Does a mime make a sound when you hit him with a car? This and other questions you’ve never asked are answered over the course of War on Everyone, the third film from director John Michael McDonagh. After sticking with rural Ireland for previous efforts The Guard and Calvary, he’s crossed the pond to New Mexico this time around, though has stuck with the otherwise familiar territory of booze, drugs, and violence.
Alexander Skarsgård and Michael Peña are the cops in question, for whom the rules aren’t even guidelines, they’re more something to note with curiosity as you shamelessly flout them. From beating suspects, to stealing from them, to planting drugs on them (and then taking those same drugs with them), they don’t exactly do the badge proud — when they can even be bothered to carry it.
War on Everyone is at its most fun when it’s allowing the pair to wreak havoc, driving through the doors of a strip club or drinking themselves into oblivion. Skarsgård in particular is a delight — while his character is a touch underwritten, he brings him to life as a sort of drunken cross between a child and a Panzer tank. Shoulders hunched forwards, he lurches through scenes as if he can’t quite handle his own bulked up mass, only to break the tension with a goofy grin.
Peña is comparatively restrained, turning in a performance rather like a calmed down version of his sidekick role in last year’s Ant-Man.
Tessa Thompson is utterly wasted in a role that does disservice to the term ‘token female’, while Theo James pouts about the place as the villainous Brit Lord James Mangan. Meanwhile Caleb Landry Jones seems to have drunkenly stumbled in from a different set entirely, his affected, effeminate henchman less implausible and more utterly incomprehensible. It’s not clear what he and McDonagh were aiming for here, but they sure as hell missed.
If the performances prove mixed, the script follows suit. Its highs are undeniably high: from the opening mime gag to a hunt for a crook in Iceland (the hilarious Malcolm Barrett, who frequently threatens to steal not only his scenes, but everyone else’s too), when War on Everyone hits the mark it turns out some of this year’s funniest moments. It’s raucous, offensive, and clever enough to get away with some exceptionally stupid jokes.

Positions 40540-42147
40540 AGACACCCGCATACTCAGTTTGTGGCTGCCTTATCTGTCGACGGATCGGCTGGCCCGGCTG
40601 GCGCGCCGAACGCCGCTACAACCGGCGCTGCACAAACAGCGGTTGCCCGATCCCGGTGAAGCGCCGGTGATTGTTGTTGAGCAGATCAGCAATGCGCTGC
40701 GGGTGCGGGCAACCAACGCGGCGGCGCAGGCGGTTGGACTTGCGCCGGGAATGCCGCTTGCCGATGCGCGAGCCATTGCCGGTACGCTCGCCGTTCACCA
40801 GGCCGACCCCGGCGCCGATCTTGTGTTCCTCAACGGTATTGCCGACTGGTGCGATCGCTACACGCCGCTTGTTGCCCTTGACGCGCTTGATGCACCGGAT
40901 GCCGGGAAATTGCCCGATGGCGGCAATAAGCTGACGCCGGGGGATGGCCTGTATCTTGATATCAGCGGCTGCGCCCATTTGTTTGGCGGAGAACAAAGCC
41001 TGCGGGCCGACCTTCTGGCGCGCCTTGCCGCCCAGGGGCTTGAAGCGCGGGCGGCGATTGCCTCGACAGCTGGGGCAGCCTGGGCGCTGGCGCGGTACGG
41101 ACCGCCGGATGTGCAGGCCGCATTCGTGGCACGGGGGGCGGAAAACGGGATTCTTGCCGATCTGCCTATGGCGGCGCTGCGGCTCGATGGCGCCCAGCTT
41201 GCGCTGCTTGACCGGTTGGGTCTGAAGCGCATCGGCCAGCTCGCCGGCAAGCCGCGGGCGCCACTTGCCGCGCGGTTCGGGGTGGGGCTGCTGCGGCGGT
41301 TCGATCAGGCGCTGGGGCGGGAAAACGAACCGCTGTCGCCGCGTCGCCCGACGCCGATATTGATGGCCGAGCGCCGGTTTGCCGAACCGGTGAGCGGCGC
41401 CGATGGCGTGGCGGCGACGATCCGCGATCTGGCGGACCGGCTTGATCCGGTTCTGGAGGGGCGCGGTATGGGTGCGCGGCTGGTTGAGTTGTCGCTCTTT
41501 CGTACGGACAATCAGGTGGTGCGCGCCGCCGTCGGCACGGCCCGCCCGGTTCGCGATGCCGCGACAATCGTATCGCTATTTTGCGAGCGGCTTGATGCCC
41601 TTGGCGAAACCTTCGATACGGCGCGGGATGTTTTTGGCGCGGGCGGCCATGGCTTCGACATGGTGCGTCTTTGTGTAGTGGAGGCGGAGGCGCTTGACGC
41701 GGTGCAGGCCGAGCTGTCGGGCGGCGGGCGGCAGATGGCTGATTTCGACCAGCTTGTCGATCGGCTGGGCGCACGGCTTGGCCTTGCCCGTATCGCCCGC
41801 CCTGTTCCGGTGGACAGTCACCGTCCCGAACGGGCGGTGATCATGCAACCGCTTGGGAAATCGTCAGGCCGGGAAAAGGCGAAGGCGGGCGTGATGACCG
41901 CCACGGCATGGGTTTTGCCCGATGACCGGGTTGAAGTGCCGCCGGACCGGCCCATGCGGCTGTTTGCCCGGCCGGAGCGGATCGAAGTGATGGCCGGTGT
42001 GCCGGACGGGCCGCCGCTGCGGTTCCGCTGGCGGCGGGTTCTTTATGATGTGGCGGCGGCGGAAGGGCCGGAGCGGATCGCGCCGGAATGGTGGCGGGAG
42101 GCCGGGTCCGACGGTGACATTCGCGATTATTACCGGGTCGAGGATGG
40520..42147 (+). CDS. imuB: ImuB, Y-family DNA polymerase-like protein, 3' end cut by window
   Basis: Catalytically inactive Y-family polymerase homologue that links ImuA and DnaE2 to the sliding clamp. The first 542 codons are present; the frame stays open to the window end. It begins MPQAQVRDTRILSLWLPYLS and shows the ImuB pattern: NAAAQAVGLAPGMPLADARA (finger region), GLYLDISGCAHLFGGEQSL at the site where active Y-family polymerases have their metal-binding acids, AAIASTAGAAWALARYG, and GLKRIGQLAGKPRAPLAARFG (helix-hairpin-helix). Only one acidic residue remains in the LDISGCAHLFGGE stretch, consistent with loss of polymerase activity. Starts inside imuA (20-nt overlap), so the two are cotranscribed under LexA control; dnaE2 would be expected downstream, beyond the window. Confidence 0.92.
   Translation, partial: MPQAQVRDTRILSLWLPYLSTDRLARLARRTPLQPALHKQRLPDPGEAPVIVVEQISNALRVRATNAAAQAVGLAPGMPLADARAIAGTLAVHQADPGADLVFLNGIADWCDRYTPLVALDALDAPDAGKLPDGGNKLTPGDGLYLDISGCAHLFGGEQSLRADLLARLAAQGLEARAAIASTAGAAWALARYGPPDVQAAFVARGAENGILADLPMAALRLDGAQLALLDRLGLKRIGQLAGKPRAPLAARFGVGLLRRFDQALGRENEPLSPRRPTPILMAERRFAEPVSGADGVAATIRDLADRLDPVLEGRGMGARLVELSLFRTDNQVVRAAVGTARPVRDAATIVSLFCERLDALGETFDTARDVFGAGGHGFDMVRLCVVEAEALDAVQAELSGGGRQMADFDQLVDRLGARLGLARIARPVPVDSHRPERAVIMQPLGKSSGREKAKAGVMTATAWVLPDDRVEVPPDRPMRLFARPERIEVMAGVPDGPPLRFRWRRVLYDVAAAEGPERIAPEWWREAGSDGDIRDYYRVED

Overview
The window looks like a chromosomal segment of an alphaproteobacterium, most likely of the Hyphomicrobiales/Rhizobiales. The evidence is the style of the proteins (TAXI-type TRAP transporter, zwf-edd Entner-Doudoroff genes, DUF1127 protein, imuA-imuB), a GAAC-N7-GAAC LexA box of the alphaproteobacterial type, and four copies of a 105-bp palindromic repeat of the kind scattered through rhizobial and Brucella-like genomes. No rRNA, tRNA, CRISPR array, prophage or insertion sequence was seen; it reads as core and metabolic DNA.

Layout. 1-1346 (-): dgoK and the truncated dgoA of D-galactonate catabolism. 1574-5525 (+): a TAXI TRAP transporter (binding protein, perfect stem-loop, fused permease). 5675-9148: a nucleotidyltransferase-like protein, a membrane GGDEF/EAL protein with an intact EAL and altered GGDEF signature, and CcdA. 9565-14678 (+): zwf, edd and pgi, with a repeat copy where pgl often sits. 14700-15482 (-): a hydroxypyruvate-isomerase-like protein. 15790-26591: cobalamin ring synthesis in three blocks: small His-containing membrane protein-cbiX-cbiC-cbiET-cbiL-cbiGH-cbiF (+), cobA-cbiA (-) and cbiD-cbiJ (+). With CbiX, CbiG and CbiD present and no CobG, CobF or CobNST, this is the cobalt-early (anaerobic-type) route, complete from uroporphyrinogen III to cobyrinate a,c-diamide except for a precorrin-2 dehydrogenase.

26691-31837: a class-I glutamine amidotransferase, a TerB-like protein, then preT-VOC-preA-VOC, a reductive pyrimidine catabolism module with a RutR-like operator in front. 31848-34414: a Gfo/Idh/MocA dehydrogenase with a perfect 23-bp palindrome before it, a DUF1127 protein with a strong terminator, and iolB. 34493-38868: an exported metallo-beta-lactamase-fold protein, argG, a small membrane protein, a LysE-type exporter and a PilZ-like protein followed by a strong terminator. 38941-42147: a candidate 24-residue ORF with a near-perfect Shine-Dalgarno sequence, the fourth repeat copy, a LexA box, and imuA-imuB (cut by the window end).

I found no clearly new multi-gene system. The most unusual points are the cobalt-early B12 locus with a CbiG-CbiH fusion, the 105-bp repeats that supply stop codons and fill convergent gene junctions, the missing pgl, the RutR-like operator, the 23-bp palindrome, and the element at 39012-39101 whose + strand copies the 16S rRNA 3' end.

Unfortunately, for every high there’s a comedown, and War on Everyone suffers from a few too many lulls in the action: repeated sequences where joke after joke misses, and the plot grinds to a halt. That plot is pretty insubstantial even at the best of times — there’s rarely much sense of who’s doing what or why, and McDonagh’s script seems more interested in setting up the next joke than putting it into any context where it might make sense.
The weak narrative would be forgivable if the jokes were more consistent, or if the film didn’t take an ill-advised trip into more serious material towards its end. McDonagh’s shown he can merge the weighty and the weightless in both his previous films, but it’s clumsier here, robbing the finale of its heft.
In all then, War on Everyone is a fun film that gets by on the strength of its two leads and a few moments of dogged inspiration in the script. The film never quite lives up to its potential or its promise, but it will make you laugh, and maybe that’s enough.
Words by Dominic Preston